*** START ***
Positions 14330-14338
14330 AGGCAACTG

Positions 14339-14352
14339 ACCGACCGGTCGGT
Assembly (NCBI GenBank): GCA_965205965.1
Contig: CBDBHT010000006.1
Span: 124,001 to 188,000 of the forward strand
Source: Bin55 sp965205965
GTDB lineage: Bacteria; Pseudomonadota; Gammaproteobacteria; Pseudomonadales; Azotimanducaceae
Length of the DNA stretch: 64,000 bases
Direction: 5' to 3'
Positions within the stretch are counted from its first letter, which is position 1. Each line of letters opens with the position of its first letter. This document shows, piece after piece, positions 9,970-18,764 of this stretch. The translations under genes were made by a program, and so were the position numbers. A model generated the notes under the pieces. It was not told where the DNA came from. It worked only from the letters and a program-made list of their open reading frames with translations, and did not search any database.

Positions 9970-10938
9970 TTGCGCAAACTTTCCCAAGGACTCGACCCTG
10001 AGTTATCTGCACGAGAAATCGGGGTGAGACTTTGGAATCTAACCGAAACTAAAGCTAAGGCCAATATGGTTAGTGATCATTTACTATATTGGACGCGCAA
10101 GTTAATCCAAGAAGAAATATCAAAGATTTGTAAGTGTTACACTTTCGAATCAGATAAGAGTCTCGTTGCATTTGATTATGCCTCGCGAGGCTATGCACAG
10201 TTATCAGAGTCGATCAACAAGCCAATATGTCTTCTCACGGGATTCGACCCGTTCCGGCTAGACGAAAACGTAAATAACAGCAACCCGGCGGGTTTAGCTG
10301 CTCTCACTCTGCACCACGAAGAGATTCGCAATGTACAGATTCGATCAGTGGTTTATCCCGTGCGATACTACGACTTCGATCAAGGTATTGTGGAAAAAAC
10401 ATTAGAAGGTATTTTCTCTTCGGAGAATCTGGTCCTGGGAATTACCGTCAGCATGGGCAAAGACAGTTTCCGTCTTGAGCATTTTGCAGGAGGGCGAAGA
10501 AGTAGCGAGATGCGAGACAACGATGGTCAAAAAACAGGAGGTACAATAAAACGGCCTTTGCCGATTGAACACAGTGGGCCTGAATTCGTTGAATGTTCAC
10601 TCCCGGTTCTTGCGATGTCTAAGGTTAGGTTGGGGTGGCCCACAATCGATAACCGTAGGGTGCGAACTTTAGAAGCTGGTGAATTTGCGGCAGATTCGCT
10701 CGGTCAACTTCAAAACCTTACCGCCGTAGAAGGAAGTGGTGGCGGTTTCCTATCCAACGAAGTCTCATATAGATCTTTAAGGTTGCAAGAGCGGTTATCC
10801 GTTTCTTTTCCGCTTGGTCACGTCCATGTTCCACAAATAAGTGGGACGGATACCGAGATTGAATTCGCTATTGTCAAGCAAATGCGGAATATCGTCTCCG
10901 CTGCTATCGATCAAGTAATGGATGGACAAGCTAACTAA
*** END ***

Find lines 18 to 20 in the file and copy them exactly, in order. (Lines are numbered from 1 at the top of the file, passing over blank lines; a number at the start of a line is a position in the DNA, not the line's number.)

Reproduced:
10301 CTCTCACTCTGCACCACGAAGAGATTCGCAATGTACAGATTCGATCAGTGGTTTATCCCGTGCGATACTACGACTTCGATCAAGGTATTGTGGAAAAAAC
10401 ATTAGAAGGTATTTTCTCTTCGGAGAATCTGGTCCTGGGAATTACCGTCAGCATGGGCAAAGACAGTTTCCGTCTTGAGCATTTTGCAGGAGGGCGAAGA
10501 AGTAGCGAGATGCGAGACAACGATGGTCAAAAAACAGGAGGTACAATAAAACGGCCTTTGCCGATTGAACACAGTGGGCCTGAATTCGTTGAATGTTCAC